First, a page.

Business Broker Articles

Cheap Businesses for Sale. Are they worth it?

By February 26, 2014 No Comments

Cheap Businesses for Sale.  Are they worth it?

When buyers search for businesses for sale, they are typically attracted to businesses that are priced cheap!  There’s no other way to phrase it better.   However, we at Crowne Atlantic want people to know that if a business is priced at an unusually low price, there is typically a reason for it and many times it is not the reason Buyers are hoping for.  Buyers are often hoping that businesses will be priced cheap because the owners are 100 years old and are tired and want to give the business away for FREE.  This unfortunately is rarely the case.

Our office has a usual method for evaluating businesses that have very low prices.  Now there are some exceptions.  For example, if a business is a one-person labor operation that nets $50K a year and is priced at $50K that’s one thing.  However if a business is priced $200,000 and is netting $200,000 there is normally an unappealing issue that is driving that price to that level.  Depending on the issue at hand it may or may not be an issue that a buyer is willing to accept in the deal.

Below are the top reasons why businesses may be priced cheap:

a) The business is making money, but cannot prove it beyond a reasonable doubt on it’s business tax records. 

So you might see the business is priced at $200K and nets $200K but the seller basically doesn’t keep good books and records and doesn’t report a large amounts of cash received in the business.  Some buyers are open to working with this issue and others aren’t, but if a buyer wants that inexpensive deal, they have to accept this kind of issue.  One important thing to keep in mind is sometimes businesses take in cash, but they also pay expenses and employees in cash so it is then really hard to prove everything on paper.   Many buyers still purchase these businesses because they understand how to back out all the expenses and evaluate them.   Some buyers however are not up for that challenge, and that’s okay, but it is important that buyer recognize whether or not they will be able to deal with cash in a business they look to purchase or not.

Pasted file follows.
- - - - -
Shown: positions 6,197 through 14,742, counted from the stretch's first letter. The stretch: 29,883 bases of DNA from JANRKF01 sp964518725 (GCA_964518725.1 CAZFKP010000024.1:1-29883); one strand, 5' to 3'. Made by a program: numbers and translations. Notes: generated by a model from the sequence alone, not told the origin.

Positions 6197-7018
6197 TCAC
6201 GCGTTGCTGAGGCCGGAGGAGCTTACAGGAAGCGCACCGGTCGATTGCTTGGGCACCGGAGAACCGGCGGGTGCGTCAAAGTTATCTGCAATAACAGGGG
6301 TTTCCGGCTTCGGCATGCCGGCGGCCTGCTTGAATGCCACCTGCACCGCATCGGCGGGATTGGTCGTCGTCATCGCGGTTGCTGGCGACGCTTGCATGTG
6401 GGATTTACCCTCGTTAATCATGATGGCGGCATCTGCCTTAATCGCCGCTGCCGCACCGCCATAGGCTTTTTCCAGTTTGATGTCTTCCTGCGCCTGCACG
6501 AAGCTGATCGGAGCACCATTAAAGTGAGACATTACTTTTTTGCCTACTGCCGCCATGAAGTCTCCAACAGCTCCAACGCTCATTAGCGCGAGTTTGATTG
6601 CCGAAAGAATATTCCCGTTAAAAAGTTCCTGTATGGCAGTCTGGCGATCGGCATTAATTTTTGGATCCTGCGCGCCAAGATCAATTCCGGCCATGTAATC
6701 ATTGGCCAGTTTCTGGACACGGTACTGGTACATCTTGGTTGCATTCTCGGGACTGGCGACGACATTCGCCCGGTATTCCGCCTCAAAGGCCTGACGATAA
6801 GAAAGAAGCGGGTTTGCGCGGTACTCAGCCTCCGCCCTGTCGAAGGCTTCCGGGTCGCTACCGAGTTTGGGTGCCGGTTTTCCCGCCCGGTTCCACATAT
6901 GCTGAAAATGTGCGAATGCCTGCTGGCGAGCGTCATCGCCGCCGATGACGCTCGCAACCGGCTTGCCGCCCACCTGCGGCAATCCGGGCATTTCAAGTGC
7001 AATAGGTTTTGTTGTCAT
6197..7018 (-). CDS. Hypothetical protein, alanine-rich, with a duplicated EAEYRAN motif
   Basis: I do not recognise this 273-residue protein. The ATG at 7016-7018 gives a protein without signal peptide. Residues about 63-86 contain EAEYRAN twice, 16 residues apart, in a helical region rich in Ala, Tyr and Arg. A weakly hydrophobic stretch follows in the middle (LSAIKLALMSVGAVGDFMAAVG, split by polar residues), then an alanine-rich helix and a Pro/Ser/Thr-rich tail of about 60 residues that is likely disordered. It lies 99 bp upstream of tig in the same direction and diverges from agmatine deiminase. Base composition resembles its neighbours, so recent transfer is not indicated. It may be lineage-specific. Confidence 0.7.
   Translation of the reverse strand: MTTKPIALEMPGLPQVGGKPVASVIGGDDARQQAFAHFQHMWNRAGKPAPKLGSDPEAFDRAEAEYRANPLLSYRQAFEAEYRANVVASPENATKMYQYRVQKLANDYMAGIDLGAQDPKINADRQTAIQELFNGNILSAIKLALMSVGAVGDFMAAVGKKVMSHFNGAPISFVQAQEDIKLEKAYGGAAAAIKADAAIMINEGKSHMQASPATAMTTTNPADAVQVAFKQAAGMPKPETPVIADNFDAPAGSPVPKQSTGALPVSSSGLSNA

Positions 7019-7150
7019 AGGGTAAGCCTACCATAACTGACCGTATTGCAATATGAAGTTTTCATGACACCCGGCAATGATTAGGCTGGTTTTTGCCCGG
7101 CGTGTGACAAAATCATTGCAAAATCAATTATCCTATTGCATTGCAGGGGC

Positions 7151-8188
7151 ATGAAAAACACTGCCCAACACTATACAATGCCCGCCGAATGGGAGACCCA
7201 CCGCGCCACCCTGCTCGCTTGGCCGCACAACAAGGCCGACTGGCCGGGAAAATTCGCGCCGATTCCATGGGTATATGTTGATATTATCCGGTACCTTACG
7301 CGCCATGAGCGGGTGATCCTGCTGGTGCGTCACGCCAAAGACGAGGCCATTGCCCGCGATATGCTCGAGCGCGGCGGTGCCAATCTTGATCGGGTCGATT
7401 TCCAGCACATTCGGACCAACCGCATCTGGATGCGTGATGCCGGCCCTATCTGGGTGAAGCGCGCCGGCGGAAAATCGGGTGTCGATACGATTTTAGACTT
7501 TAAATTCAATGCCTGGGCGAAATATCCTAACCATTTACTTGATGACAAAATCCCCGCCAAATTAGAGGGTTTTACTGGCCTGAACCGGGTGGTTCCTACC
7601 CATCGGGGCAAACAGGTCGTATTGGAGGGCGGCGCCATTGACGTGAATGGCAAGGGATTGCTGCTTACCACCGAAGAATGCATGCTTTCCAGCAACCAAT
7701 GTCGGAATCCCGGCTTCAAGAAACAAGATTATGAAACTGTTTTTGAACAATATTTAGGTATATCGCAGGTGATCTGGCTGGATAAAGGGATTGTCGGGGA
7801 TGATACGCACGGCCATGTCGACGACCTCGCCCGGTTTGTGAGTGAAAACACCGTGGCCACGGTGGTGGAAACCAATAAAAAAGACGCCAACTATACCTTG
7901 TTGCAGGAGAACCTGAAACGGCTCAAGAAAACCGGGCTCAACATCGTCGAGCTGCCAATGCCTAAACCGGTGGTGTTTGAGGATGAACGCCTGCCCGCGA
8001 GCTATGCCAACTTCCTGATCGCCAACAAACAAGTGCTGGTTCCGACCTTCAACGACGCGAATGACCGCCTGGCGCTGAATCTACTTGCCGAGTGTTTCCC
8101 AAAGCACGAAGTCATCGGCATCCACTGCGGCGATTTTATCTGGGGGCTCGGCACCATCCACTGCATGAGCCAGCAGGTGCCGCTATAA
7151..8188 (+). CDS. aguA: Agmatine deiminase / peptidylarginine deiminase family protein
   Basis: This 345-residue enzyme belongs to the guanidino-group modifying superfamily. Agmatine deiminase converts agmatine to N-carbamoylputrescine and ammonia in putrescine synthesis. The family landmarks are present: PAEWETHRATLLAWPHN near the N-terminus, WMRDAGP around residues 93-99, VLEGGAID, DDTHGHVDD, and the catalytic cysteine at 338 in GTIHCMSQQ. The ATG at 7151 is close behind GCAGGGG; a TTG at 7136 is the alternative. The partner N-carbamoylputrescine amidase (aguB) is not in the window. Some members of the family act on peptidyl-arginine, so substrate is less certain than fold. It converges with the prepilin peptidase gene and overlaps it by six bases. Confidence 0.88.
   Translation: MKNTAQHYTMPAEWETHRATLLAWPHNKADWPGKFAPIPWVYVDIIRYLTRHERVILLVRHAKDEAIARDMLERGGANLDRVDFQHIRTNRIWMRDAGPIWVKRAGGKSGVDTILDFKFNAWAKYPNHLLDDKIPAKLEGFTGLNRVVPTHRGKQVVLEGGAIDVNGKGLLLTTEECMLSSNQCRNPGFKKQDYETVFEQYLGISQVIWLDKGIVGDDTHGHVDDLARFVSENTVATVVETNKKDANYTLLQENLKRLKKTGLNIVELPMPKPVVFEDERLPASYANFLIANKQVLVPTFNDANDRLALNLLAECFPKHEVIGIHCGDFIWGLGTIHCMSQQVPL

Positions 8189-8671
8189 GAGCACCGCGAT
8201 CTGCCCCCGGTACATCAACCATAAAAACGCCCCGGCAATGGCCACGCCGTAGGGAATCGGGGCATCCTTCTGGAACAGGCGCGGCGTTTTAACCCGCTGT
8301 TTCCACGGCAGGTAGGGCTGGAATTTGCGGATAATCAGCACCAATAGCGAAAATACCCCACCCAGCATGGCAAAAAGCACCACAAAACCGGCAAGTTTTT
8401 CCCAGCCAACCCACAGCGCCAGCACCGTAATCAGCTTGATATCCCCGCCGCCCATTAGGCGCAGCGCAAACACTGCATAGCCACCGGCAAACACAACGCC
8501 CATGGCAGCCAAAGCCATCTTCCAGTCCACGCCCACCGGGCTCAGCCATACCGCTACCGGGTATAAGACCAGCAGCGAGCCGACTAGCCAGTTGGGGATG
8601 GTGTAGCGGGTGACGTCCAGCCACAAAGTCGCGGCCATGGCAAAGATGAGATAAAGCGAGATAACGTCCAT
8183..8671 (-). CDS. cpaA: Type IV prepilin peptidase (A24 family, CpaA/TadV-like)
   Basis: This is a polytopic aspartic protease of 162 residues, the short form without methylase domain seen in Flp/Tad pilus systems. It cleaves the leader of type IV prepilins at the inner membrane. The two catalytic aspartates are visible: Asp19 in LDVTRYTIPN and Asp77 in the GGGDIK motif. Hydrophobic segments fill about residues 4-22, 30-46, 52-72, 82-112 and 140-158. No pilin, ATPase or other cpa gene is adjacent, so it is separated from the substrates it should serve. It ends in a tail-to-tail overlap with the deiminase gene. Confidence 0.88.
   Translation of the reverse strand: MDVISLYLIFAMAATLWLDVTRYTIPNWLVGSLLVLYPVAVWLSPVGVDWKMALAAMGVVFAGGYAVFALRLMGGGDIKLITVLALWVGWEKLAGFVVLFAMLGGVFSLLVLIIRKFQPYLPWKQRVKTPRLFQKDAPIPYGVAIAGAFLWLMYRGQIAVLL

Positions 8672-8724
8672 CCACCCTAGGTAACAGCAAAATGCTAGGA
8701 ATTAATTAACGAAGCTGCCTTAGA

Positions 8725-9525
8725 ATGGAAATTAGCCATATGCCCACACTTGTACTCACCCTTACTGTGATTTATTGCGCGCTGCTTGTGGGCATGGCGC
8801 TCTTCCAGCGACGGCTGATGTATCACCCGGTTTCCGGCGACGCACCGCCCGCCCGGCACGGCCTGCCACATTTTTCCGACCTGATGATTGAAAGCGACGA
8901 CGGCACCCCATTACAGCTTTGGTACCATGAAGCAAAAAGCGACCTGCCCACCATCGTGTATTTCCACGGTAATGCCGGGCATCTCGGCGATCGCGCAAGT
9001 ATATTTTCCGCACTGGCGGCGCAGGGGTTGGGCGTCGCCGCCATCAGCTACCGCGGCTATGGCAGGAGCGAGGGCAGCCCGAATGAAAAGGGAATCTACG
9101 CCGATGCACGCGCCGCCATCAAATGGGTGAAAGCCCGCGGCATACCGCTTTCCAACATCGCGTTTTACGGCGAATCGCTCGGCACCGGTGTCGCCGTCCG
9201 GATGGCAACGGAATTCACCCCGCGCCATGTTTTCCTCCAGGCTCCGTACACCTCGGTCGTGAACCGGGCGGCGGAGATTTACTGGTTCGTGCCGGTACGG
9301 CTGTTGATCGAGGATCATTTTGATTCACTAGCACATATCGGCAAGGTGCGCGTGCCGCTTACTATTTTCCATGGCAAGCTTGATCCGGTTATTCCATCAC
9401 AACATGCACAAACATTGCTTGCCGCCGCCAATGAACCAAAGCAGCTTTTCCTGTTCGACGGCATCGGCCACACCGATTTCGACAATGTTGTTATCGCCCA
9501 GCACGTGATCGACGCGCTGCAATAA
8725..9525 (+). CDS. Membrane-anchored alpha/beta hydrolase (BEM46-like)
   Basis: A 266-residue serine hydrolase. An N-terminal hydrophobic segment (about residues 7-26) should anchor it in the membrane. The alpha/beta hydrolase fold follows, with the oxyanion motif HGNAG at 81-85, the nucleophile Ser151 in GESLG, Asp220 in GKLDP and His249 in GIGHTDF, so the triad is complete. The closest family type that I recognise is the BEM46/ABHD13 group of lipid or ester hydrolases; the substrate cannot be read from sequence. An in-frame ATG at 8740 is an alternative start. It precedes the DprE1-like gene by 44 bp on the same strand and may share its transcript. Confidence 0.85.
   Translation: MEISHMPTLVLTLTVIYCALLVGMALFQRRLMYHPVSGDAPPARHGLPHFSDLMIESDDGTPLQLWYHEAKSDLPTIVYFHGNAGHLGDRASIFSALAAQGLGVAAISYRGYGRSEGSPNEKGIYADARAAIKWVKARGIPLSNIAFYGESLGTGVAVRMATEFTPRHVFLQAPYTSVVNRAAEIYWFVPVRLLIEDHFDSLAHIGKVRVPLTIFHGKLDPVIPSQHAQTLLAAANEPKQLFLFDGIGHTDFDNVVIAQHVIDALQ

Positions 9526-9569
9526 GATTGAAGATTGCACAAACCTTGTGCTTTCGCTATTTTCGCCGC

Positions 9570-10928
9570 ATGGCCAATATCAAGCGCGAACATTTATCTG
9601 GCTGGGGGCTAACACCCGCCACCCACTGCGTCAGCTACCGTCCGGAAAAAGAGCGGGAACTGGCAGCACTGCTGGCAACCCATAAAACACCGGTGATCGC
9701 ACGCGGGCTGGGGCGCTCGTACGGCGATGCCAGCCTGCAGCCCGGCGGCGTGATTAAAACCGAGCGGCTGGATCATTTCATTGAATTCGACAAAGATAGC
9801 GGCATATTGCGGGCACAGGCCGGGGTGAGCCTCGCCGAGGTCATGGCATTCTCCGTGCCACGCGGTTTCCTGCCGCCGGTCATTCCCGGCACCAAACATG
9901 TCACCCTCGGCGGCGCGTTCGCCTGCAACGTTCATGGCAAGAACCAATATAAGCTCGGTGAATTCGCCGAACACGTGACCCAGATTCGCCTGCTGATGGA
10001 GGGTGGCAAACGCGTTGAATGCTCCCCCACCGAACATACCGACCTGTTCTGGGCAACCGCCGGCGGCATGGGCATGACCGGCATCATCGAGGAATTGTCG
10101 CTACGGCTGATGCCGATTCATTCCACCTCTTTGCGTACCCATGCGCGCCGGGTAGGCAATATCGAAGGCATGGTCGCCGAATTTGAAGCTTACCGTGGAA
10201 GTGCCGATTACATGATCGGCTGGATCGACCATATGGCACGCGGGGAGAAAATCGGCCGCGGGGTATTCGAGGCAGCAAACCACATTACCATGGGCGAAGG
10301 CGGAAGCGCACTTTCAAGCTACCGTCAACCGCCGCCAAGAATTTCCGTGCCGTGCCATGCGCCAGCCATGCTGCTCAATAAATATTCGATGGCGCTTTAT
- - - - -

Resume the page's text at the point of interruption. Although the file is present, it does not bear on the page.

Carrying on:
b) The business is undesirable to the majority of buyers in the overall market. 

A business may be deemed undesirable by the general business buying population for a number of reasons.  These reasons may include: high rent, undesirable work, rough work schedule, tough location, or an overall unglamorous  industry.  A great example of this would be a buyer purchasing the business for $200K and netting $200K, but they might have to work from 8pm to 8am every morning.  Rough hours may not attract as many buyers, but a solid business at an unbelievable cheap price can force buyers to reconsider.

c) The business requires the buyer has a specific or licensed skill that most don’t have.